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The olympics may be coming but olympics copyrights have been here for awhile

People looking to make a profit and explore opportunities brought by the Olympic Games should be aware that the Games are made not only of Olympic spirit but also by Olympic deep pockets.

As we approach the summer Rio Olympic Games 1-year countdown, many Brazilian and foreign entrepreneurs are getting excited about the opportunities coming with the Games. It is important to bear in mind however that the Games´ logos and several other related words are protected not only by the usual trademarks and copyrights laws but also by Law No. 12,035/2009 - “The Olympic Law”.

The Olympic Law, which came into effect on October 02, 2009, the same day that Rio was elected to host the Games provides that the federal authorities shall, within their prerogatives, act in view of controlling, monitoring and preventing unlawful acts of infringement against rights in connection with any symbols related to the Rio Olympic Games.

Sole Paragraph of section 6 of the Olympic Law defines “symbols related to the Rio Olympic Games” as:

I-                    all distinctive signs, flags, motto, emblems and anthems used by the International Olympic Committee (“IOC”);

II-                  the terms “ Olympic Games”,  “Paralympic Games”, “Rio Olympic Games 2016”, “Rio Paralympic Games 2016”,  “XXXI Olympic Games”, “Rio 2016”, “Rio Olympics” “Rio Olympics 2016”, “Rio Paralympic 2016”, and any other abbreviation or variation thereof, or any expression created for the same purpose, in any idiom, including those used in website domains;

III-                the name , emblem, flag, anthem, motto and marks and any other symbols of the Organizing Committee of the Olympic Games 2016;

IV-               the mascots, trademarks, Olympic flame and any other symbols related to the XXXI Olympic Games, Rio 2016 Olympic Games and Paralympics Rio 2016.

The Olympic Law further prohibits the use of any of the symbols/names listed above, whether for commercial purposes or not, unless with prior written consent from the Organizing Committee of the Olympic Games 2016 or IOC.

On top of this overreaching protection provided by the Olympic Law, the Organizing Committee  has already filed more than 1650 trademarks applications with the Industrial Property National Institute (“INPI”). In order to save all these paperwork and filing it would have been more efficient to establish that all marks, emblems, marks and symbols of the Olympic Games should be considered “highly renowned marks”, conferring upon them protection in all International classes as provided during the time of the World Cup by Law No.12,663/2012 ( the “World Cup Law”).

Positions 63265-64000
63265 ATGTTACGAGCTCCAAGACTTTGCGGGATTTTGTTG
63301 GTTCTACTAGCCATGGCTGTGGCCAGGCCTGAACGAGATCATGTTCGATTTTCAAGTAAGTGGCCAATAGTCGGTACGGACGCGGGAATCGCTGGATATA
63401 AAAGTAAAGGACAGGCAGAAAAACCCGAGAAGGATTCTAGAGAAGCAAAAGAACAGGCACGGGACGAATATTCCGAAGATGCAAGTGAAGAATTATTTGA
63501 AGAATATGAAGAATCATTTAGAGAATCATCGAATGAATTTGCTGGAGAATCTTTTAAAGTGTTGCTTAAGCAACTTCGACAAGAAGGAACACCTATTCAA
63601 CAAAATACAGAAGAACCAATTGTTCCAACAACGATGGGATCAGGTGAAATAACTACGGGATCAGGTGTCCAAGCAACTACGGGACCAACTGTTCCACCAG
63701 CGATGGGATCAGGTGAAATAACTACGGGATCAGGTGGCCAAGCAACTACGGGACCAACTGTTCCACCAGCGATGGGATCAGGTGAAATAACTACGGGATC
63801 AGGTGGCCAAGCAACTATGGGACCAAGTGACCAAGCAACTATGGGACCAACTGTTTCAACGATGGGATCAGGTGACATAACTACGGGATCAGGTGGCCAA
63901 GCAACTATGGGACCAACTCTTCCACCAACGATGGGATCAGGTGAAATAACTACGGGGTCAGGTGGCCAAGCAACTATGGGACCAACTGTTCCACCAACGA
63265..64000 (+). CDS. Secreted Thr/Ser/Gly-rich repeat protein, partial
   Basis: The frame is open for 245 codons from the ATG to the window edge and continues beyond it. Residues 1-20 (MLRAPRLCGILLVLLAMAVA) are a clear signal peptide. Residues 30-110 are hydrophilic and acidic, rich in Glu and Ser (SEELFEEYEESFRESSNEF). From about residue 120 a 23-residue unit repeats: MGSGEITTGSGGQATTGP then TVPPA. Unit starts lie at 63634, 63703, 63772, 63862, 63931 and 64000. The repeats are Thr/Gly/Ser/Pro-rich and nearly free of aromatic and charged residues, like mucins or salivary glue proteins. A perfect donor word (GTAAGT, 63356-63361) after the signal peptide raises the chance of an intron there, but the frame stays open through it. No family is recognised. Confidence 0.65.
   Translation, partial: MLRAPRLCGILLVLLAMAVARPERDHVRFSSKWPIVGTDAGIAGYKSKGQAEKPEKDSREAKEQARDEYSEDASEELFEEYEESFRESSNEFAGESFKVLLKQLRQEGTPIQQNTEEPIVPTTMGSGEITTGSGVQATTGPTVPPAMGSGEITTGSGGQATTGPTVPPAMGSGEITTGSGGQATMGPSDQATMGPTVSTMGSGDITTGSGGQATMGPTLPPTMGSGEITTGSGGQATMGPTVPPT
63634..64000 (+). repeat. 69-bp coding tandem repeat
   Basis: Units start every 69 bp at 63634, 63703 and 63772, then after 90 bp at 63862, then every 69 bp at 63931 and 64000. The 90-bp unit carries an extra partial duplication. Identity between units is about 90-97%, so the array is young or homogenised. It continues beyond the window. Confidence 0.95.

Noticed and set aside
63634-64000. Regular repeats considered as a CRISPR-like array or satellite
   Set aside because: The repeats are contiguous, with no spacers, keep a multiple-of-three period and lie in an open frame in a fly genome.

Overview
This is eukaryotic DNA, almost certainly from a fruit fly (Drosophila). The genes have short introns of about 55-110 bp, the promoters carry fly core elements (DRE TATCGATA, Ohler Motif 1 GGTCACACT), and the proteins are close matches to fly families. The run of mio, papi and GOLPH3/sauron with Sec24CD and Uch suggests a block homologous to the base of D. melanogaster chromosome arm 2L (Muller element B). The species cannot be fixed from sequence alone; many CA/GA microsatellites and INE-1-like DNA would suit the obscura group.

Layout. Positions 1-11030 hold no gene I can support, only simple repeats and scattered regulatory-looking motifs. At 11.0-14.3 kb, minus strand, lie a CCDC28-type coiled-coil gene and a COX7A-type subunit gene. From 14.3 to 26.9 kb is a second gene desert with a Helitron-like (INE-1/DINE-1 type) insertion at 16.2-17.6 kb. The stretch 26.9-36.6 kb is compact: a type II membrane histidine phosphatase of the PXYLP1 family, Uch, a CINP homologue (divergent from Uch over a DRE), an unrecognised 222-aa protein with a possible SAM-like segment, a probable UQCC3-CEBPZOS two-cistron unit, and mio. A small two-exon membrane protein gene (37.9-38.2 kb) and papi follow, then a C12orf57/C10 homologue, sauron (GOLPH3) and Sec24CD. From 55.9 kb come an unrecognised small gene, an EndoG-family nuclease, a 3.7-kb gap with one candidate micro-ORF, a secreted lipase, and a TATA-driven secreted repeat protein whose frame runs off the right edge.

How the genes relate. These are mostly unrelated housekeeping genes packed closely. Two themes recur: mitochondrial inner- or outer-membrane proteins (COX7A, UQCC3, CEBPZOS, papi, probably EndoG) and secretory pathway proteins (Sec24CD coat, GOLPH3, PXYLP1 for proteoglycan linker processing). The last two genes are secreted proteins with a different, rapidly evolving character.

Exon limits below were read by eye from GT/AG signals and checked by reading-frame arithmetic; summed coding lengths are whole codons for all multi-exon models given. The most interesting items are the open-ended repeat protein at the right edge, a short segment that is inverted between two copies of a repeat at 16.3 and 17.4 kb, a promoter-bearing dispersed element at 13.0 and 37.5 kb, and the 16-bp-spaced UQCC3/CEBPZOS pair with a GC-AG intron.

It is likely that the Olympic Law will be further regulated by decrees passed by Federal and State Authorities, which shall govern matters such as sale of tickets, hours of work during the Games, public transportation and punishment for violations, among others. In this regard it is worth mentioning that the unlawful use of FIFA´s trademarks and other symbols during the World Cup was considered a crime, punishable with 3 months to 1 year of imprisonment.

 Apparently no one was formally accused or convicted on these charges during the World Cup. No records of copyrights violation procedures initiated by FIFA can be found on the judicial authorities´ websites of Rio and São Paulo. Although FIFA was very keen to send Cease and Desist Letters and Extra-Judicial notification for violations, it seems that it did not have the same impetus for filing suits. Maybe IOC, whose profit with the last summer Olympic Games held in London Games was estimated in around US$ 3,5 billion will act in a similar fashion.

The World Cup generated record profits of more than R$ 16 billion (roughly US$5,3) to FIFA. For Brazil however, it seems that the much vaunted success was not translated into development and revenues. The general feeling for Brazilians is of opportunity loss which the several white elephant stadiums financed by BNDES (“Brazilian National Development Bank”) persist in reminding us. The poor economic result however cannot be ascribed to the rule of law and respect for FIFA´s copyright and trademarks, but mainly to bad planning and corruption.

Hopefully the Olympic Games will be more fruitful to Brazil´s economy and to Rio´s in particular although we already know that at least financially, IOC will be the main victor of the Games regardless the final medal table. People looking to make a profit and explore opportunities brought by the Olympic Games should be aware that the Games are made not only of Olympic spirit but also of  deep Olympic pockets.

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Eduardo Ludmer

Dual qualified lawyer in Brazil and Israel with extensive experience and expertise in handling local and cross-border legal matters primarily practicing in the areas of intellectual property, corporate and business law and international arbitration.

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